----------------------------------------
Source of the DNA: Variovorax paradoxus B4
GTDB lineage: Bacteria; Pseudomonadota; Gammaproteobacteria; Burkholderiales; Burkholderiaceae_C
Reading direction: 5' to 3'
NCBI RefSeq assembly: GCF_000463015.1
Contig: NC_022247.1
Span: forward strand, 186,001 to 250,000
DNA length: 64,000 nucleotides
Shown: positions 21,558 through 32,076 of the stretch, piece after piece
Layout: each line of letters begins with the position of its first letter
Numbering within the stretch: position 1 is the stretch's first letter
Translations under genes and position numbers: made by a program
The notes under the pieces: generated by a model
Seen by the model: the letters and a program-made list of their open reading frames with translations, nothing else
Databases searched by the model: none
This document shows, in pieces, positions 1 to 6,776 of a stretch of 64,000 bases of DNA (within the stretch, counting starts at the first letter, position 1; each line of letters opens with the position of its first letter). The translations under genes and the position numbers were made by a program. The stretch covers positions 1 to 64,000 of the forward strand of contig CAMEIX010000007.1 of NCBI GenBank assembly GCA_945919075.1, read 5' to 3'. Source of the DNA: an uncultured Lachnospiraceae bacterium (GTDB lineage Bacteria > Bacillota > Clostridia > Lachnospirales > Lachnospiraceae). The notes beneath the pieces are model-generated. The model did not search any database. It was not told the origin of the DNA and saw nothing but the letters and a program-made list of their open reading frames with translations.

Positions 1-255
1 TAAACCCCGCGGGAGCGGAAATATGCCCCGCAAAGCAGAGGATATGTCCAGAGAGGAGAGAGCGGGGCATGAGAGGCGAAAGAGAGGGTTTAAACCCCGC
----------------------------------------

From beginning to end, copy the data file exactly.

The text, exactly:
Source of the DNA: Variovorax paradoxus B4
GTDB lineage: Bacteria; Pseudomonadota; Gammaproteobacteria; Burkholderiales; Burkholderiaceae_C
Reading direction: 5' to 3'
NCBI RefSeq assembly: GCF_000463015.1
Contig: NC_022247.1
Span: forward strand, 186,001 to 250,000
DNA length: 64,000 nucleotides
Shown: positions 21,558 through 32,076 of the stretch, piece after piece
Layout: each line of letters begins with the position of its first letter
Numbering within the stretch: position 1 is the stretch's first letter
Translations under genes and position numbers: made by a program
The notes under the pieces: generated by a model
Seen by the model: the letters and a program-made list of their open reading frames with translations, nothing else
Databases searched by the model: none
This document shows, in pieces, positions 1 to 6,776 of a stretch of 64,000 bases of DNA (within the stretch, counting starts at the first letter, position 1; each line of letters opens with the position of its first letter). The translations under genes and the position numbers were made by a program. The stretch covers positions 1 to 64,000 of the forward strand of contig CAMEIX010000007.1 of NCBI GenBank assembly GCA_945919075.1, read 5' to 3'. Source of the DNA: an uncultured Lachnospiraceae bacterium (GTDB lineage Bacteria > Bacillota > Clostridia > Lachnospirales > Lachnospiraceae). The notes beneath the pieces are model-generated. The model did not search any database. It was not told the origin of the DNA and saw nothing but the letters and a program-made list of their open reading frames with translations.

Positions 1-255
1 TAAACCCCGCGGGAGCGGAAATATGCCCCGCAAAGCAGAGGATATGTCCAGAGAGGAGAGAGCGGGGCATGAGAGGCGAAAGAGAGGGTTTAAACCCCGC